Machine learning is not a singular algorithm, but a subset of AI. It processes a set of training data and constructs a model that carries the associations among the variables that are relevant to a particular outcome. It usually needs handcrafted features, requiring more human intervention, for data extraction and filtration. There are many ML methods, some of which are supervised learning, unsupervised learning, semi-supervised learning, and reinforcement machine learning[5,6]. DL is a subset of ML, automating many parts of input extraction, enabling less human intervention. In contrast, ML requires more human intervention for data extraction and filtration[2,5,6].
Artificial Neural Networks are a subfield of DL. ANNs are connected nodes with weighted paths. Each node has parent nodes that influence it, an activation function, firing threshold, and an output value. ANNs are analogous to neurons and their intercommunication[4,5].
Convolutional Neural Networks are made up of convoluting series of pooling layers. CNNs apply a neural-network layer to a part of an image and systematically traverse over the image. CNNs downsample and summarize features by alternating convolutional layers with pooling layers. Their computational requirements are much lower because they operate on a small subset of an image[4,5].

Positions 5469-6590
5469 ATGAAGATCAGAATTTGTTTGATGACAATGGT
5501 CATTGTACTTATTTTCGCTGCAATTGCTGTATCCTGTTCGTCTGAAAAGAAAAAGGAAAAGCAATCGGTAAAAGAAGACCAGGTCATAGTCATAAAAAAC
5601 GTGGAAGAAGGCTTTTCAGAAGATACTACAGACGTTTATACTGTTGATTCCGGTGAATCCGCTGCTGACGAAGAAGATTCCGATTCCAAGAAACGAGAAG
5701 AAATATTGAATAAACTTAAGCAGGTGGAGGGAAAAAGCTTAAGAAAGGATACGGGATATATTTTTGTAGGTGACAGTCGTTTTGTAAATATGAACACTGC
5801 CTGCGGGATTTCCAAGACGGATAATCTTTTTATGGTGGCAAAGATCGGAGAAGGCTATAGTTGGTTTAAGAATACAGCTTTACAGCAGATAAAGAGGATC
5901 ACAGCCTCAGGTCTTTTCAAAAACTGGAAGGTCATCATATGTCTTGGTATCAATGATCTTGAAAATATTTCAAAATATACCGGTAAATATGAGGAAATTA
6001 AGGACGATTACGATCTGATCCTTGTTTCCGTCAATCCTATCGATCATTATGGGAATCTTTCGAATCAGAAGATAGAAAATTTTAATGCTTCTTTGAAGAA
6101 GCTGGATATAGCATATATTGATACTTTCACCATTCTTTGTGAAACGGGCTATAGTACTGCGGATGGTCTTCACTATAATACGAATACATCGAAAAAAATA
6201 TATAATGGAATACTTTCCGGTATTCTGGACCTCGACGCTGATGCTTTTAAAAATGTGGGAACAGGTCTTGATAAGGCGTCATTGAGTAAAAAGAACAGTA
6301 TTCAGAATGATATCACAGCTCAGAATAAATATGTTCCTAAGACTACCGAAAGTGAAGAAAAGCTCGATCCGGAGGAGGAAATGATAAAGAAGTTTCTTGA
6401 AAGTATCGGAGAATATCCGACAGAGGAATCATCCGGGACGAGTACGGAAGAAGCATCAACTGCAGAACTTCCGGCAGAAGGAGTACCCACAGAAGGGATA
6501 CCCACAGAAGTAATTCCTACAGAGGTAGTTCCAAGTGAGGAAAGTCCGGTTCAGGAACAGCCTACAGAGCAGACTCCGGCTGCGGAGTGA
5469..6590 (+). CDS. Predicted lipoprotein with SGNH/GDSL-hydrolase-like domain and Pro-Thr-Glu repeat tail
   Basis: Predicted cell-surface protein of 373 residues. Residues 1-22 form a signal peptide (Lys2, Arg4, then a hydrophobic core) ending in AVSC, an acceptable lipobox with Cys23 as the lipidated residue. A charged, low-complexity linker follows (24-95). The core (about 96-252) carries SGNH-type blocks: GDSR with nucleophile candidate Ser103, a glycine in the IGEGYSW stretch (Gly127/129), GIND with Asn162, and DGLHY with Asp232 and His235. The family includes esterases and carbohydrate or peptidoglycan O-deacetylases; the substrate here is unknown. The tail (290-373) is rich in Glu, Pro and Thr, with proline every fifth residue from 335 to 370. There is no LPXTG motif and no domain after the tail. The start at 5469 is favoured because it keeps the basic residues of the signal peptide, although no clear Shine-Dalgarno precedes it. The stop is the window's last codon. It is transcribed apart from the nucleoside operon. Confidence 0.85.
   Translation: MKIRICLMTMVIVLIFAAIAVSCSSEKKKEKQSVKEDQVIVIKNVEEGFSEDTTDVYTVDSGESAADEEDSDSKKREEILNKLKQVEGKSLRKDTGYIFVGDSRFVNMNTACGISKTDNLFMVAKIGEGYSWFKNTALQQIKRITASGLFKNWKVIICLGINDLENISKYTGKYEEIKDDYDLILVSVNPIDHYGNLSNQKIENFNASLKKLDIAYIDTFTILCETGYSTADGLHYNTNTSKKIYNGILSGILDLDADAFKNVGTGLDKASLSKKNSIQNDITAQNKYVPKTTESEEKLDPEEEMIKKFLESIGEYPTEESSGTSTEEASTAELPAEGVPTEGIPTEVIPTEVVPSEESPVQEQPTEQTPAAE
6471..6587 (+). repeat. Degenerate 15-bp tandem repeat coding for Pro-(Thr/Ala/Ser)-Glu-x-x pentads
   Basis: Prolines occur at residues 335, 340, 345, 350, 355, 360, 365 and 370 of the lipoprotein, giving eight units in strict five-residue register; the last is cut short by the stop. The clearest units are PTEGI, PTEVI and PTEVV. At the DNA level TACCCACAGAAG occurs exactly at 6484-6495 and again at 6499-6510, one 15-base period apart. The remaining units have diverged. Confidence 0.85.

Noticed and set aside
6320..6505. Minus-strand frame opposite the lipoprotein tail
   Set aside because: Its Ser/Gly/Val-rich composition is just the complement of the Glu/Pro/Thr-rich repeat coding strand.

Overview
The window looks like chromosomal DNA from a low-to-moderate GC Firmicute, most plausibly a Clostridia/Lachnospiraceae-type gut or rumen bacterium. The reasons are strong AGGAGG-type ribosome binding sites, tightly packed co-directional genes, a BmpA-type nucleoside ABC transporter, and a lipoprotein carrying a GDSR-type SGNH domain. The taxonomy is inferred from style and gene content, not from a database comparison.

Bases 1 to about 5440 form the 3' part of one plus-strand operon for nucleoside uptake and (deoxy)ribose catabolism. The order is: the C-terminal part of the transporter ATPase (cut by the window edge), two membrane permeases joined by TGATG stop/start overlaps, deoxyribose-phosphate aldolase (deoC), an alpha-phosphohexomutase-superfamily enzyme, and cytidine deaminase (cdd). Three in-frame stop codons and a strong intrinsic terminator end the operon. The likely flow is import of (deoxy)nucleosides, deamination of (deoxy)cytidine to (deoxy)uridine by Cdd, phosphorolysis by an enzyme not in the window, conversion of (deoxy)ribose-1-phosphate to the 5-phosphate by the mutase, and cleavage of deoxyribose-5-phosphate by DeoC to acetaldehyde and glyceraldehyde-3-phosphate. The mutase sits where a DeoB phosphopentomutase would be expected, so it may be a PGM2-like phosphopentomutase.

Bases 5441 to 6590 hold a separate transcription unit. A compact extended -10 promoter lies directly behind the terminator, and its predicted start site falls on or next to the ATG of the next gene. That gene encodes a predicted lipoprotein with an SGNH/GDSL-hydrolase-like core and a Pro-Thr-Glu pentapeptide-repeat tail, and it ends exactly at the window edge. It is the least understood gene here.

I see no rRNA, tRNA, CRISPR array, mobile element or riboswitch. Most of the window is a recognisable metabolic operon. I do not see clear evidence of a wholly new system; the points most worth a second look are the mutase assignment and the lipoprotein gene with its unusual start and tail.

Generative Adversarial Networks are made up of two networks, a generator, and a discriminator, that are in a zero-sum game. Generators generate fake input data to minimize the difference between counterfeits and real inputs. The discriminator classifies the real and counterfeit inputs, attempting to maximize efficiency. Over time, the generator will be good at generating input data and the discriminator will be good at classification.